In the #Openteach report on the literature around online teaching: Teaching online is different: perspectives from the literature we looked in detail at the competencies of an online educator, a synopsis of the key literature is presented in this section (Ní Shé, Farrell, Brunton, Costello, Donlon,Trevaskis, Eccles, 2019).
An early study on the characteristics of effective online educators was Chickering and Gammon (1987) who distilled seven principles for good practice in undergraduate education and their implementation in technology enhanced education. These principles are: (1) encourage student-faculty contact; (2) encourage cooperation among students; (3) encourage active learning; (4) give prompt feedback; (5) emphasise time on task; (6) communicate high expectations; (7) respect diverse talents and ways of learning (Gorsky & Blau, 2009).
To some extent these characteristics are summarised in the quote from Gorsrky and Blau (2009), “teaching effectiveness may be defined as how an instructor can best direct, facilitate and support students toward certain academic ends, such as achievement and satisfaction” (p. 1). In their study, Gorsky and Blau (2009) compared two instructors’ facilitation of an online course using the Community of Inquiry (CoI) model as a research framework. They found that the instructor who was most highly rated by the students had a greater teaching and social presence and a faster response time. Timely responses by educators in all aspects of the teaching and learning process leads to better outcomes (Martin, Ritzhaupt, Kumar, & Budhrani, 2019). According to Coker (2018) student engagement and interaction needs to be supported to ensure effective facilitation of online courses.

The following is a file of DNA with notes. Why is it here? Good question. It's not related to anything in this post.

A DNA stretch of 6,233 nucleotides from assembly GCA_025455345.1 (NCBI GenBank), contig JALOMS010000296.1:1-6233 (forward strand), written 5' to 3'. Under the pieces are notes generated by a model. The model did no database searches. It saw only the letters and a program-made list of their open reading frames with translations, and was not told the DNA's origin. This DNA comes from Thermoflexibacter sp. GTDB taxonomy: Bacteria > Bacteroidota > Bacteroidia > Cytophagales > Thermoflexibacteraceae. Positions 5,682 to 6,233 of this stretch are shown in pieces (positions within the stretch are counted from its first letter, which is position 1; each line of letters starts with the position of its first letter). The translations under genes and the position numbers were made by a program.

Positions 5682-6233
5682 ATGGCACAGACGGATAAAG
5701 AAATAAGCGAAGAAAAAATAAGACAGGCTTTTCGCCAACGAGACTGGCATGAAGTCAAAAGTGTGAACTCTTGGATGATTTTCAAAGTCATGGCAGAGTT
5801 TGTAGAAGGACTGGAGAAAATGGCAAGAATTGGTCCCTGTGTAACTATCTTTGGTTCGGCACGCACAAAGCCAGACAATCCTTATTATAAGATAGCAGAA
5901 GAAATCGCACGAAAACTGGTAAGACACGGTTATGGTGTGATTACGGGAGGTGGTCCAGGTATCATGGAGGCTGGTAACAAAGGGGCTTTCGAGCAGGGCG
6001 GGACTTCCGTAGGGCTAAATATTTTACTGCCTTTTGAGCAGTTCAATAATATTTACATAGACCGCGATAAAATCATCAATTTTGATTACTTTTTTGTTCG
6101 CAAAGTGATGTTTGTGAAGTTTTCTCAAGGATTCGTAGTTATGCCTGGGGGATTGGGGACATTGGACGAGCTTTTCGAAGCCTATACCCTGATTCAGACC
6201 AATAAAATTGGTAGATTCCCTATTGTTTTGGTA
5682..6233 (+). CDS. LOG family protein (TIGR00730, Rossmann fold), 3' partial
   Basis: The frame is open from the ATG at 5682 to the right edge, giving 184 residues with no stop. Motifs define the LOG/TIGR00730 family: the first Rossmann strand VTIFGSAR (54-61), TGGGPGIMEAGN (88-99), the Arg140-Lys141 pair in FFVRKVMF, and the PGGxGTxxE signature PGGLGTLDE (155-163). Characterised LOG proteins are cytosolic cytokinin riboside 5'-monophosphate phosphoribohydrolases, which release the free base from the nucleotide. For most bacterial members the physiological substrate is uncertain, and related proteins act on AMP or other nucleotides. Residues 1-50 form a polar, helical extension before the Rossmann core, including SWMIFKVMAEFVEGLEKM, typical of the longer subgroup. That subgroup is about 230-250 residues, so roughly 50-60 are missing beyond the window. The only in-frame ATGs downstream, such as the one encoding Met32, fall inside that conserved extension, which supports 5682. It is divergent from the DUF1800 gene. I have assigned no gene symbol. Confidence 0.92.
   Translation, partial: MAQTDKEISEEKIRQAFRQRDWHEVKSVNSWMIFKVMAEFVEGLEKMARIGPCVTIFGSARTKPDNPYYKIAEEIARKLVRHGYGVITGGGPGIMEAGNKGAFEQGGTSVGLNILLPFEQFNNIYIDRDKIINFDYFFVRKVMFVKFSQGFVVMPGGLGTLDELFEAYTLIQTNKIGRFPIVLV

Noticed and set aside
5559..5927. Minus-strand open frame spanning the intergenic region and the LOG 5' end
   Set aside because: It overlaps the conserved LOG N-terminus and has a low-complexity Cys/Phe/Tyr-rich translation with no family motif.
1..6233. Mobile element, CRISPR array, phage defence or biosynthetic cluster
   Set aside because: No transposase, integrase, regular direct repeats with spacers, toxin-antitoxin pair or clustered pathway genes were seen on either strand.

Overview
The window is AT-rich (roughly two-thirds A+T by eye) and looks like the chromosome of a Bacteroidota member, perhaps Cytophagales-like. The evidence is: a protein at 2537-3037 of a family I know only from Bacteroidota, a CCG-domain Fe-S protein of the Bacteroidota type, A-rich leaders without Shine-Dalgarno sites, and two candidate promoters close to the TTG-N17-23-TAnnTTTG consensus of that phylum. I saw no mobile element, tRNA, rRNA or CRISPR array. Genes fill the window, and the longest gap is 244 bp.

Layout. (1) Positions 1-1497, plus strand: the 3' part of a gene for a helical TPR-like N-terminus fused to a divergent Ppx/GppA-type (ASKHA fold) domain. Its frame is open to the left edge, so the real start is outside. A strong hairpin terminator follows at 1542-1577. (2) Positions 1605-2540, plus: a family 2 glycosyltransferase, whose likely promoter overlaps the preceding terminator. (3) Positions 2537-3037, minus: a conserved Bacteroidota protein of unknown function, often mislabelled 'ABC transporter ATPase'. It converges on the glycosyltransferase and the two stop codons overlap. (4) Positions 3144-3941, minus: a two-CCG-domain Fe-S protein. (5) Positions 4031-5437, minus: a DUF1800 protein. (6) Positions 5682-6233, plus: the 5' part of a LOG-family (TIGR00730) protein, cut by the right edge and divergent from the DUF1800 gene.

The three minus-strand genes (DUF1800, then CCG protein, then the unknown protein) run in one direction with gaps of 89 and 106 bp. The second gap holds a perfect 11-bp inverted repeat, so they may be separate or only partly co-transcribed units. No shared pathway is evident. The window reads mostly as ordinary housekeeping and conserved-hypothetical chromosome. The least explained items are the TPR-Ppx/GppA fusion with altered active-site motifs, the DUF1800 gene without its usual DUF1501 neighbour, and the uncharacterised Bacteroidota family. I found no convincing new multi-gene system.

Much of the literature on the competencies required by an online educator refers to the functions or skills required to complete a specific role. Abdous (2011, 2011, p. 64) used the definition of competency as being the “knowledge, skills, ability, and attitudes required to effectively perform roles”. Competencies are intrinsically linked to roles. Goodyear et al. (2001) documented roles, the main tasks associated with each role and the competencies required to carry out those tasks. However, the literature on roles and competencies considers that competencies are context specific or socially situated (Alvarez et al., 2009; Baran et al., 2011; González-Sanmamed et al., 2014). In addition, educators may share responsibility for the delivery of the online course with other staff such as instructional designers, and thus need not necessarily be skilled in the associated competencies (Alvarez et al., 2009; Baran et al., 2011).
From the literature, we distilled the following competencies:
Competencies for effective online teaching.
|Feature||Effective online teaching||Competencies|
|Social Presence||Encourages student-faculty contact which establishes presence that will encourage a supportive learning community (Chickering & Gamson, 1987; Dunlap & Lowenthal, 2018; Edwards et al., 2011).||Communication skills, written and oral; modelling of good online behaviour; maintain a cordial learning environment.|